“JenniAnn offered to email everyone who wasn’t there tonight and let them know.” Kemara hung her head. “I’m sorry. You’re right...we should’ve waited until we discussed it ourselves.”

“I think it turned out okay,” Sean said. “We might not have had visits from Maryam and Yosef if we had.”

“True...I hope their next visit is a happier one, though. And Violeta suggested we talk to Portia.”

“I’ve been saying that since last week,” he pointed out.

Kemara rolled her eyes. “Don’t rub it in! Maybe we could go see her tomorrow?”

“Sure.” He studied her. “What else did you ladies decide?”

“Well….JenniAnn suggested she and Andrew take Lily and Belle to lunch Saturday so we can sit down with Azalea and Basil.”

Sean nodded slowly. “Yeah...I have the feeling we’re going to be talking to them a lot in the next six months.”

“Thank God for good friends.”

“Yes, thank God.”

May 23

After a late breakfast followed by a long walk on the beach, Kemara and Sean headed to Willowveil Saturday afternoon.

“So how did your visit with Portia go yesterday?” Andrew asked while they waited for JenniAnn to get Belle ready.

“Really well,” Sean said. “We just talked in general terms since she hadn’t seen any of the test results, but what she could tell us was reassuring as far as the kinds of things Joy will be able to do. We’ll know more when we go to her office on Tuesday.”

Andrew smiled. “That’s great news!”

“OK. I think we’re ready,” JenniAnn announced coming in with Belle. “Somebody didn’t want to wear shoes today.”

“Looks like you lost that battle,” Sean said running a finger along the bottom of the toddler’s bare foot and making her giggle.

JenniAnn kissed her daughter. “Nah, it wasn’t worth bothering over, was it, sweetie?”

“Andrew took us up to the new swap shop,” Kemara said as they walked out to the portal. “I’m amazed at how much stuff everyone’s brought already. I need to get on the forum. I did see all the messages, but…”

“Don’t worry about it. Everyone understands that you two need time. Just reply when you feel ready.”

“I’ll post in the morning. We’ve decided we’re going to spend the day on Skellig, just relaxing and talking.”

She watched Andrew unfold the stroller and buckle Belle in it.

“We need to get one of those,” she told Sean. “And a double will be huge - and heavy.”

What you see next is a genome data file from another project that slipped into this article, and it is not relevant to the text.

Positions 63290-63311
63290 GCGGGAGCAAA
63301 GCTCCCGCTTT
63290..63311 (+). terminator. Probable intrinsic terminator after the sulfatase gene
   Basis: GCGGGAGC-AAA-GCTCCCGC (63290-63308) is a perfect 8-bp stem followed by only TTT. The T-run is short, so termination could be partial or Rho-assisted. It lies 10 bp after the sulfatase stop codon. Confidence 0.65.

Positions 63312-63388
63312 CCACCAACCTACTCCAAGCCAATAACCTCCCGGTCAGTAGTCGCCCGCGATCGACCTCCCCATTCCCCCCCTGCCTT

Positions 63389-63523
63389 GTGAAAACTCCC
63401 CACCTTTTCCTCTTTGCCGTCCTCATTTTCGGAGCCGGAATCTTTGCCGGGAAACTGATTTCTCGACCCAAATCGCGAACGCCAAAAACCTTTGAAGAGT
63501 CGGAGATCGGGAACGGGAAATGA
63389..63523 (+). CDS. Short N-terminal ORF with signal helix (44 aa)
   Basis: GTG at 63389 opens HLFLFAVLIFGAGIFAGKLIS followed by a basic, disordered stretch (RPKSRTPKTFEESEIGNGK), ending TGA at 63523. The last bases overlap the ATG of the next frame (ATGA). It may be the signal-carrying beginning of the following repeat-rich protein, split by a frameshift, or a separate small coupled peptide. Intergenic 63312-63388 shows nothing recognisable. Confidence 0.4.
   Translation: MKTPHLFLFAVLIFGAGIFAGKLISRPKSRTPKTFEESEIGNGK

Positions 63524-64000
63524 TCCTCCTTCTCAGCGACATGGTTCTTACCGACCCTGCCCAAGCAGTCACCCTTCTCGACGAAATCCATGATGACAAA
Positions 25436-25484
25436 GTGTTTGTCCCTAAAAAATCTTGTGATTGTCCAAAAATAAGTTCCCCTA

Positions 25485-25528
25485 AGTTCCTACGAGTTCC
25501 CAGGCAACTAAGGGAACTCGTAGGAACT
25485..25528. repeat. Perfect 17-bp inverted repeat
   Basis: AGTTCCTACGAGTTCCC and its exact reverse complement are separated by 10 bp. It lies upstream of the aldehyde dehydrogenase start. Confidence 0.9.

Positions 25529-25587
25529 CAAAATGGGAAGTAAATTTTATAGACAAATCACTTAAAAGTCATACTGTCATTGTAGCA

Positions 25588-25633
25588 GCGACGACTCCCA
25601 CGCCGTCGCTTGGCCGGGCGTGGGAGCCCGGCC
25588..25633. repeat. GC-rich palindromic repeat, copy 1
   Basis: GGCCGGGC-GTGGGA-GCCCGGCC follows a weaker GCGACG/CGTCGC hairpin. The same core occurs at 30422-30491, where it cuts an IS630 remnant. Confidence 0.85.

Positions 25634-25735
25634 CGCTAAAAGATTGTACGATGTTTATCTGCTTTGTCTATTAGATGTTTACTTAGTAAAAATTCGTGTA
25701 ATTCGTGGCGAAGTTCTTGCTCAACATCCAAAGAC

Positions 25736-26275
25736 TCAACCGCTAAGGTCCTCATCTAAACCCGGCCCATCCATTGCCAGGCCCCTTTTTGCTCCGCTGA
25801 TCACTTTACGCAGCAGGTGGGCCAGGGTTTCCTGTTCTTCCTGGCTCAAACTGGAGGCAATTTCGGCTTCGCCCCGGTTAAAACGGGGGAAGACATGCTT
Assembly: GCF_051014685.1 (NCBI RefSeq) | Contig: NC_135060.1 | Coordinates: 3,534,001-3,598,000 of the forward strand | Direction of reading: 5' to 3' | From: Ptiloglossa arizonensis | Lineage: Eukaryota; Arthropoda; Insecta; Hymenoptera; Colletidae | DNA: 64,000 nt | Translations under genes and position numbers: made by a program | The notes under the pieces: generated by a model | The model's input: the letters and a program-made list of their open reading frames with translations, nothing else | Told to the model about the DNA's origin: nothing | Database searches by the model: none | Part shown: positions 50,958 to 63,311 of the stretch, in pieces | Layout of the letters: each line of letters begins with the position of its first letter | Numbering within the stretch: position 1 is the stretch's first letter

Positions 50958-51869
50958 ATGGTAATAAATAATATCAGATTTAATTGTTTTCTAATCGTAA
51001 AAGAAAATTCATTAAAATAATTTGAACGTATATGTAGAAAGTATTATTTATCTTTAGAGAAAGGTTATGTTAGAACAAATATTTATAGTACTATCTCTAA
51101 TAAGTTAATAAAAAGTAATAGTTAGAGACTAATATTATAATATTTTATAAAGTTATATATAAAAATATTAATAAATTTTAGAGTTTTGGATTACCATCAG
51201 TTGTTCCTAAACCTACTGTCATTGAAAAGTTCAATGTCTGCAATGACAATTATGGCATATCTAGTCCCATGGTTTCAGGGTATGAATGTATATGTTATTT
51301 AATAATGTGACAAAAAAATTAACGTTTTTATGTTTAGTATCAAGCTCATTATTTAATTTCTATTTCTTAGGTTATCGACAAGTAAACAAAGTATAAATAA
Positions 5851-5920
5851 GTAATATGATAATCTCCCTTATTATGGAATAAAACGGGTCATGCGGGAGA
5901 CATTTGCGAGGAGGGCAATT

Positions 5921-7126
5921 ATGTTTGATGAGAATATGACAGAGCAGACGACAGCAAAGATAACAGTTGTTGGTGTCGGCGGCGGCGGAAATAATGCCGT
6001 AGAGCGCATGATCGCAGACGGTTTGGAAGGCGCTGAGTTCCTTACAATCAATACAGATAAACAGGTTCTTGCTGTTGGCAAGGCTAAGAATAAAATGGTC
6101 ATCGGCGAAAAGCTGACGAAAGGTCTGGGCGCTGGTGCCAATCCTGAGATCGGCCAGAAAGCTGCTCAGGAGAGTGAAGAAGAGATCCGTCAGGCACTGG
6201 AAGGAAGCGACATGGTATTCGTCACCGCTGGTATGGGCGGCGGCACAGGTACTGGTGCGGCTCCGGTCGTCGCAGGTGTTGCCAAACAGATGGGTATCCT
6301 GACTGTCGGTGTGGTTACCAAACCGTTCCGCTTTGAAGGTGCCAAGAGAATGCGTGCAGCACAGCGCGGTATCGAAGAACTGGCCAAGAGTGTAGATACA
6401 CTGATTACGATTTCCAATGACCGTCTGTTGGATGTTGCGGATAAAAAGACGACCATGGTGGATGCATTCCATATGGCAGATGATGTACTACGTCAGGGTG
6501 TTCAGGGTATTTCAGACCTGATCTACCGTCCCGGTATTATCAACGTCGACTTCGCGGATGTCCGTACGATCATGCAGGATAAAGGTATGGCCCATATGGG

He shrugged. “Well since I doubt one of us could handle both of them, shopping trips will probably be a family affair.”

JenniAnn laughed. “You get used to hauling around a ton of extra stuff. Those muscles Andrew’s gotten from making furniture are being put to use.”

“It is a nice side benefit,” Andrew said.

Sean turned to him. “If you need any help, let me know. Otherwise I’m going to start carrying around two five pound sacks of flour.”

Kemara giggled. “I’d love to see that!”

“You should do it too,” Sean said.

“I think I already am,” Kemara joked patting the bulge under her T-shirt and making them all laugh.


“Lily and Azalea are in the back,” Basil said when they arrived at Lily’s Loot. He lead them through the store to the large room where they held art and dance classes for special needs children and teens.

Mother and daughter sat at a table busily coloring. Lily looked up and caught sight of Kemara. She jumped up and ran to her, throwing her chubby arms around the woman’s legs. She rested her head against Kemara’s abdomen for a moment.

“Babies!” she said, grinning.

Kemara knelt down in front of Lily and took her hands. “That’s right. There’s a little girl and a little boy. And, you know what?” She choked back a sob, but got the words out. “The little girl looks like you!” She ran a finger down Lily’s turned-up nose and tapped the end gently.

“Yay!” Lily crowed planting a big kiss on Kemara’s cheek.

Kemara stood up, settling Lily on her hip, and Sean wrapped an arm around them both. The child looked back and forth from one to the other. She put out a hand and wiped away a tear from Kemara’s face.

“Don’t be ‘fraid.”

“Fear not! For behold, I bring you glad tidings of great joy,” Andrew quoted softly.

Sean laughed, a little shakily. “Thank you, Joshua.”

Lily sighed and rested her head on Kemara’s shoulder. “Lily loves Josh,” she mumbled as her eyes closed.

“Come on, honey. You’re going to lunch with Miss Belle. Won’t that be fun?”

The little girl’s eyes popped open. “Okay!”

Azalea took her from Kemara and led her over to Andrew and JenniAnn. “So where are you all going?”

“Just down the street, I think.” Andrew smiled at Lily and took her hand. “Are you hungry?”


JenniAnn smiled. “Me too! We’ll be back in an hour or so. Will that be enough time do you think?” she asked Kemara and Sean.

“For now,” Kemara said. “I’m sure we’ll have dozens more questions later on though.”

“That’s what email and texting are for,” Azalea assured her. “Okay, you four have fun!”

“Can we get you something to drink?” Basil asked as they sat at one of the tables. “Sorry the chairs aren’t the best. We keep meaning to put a couple of couches back here and never getting around to it.”

Sean smiled. “They’re fine.”

“Can I get some water, please?” Kemara asked. “Since my little fainting episode I’ve been forcing myself to drink more.” She made a face. “It’s not easy even with those packets that are supposed to taste like tea or lemonade.”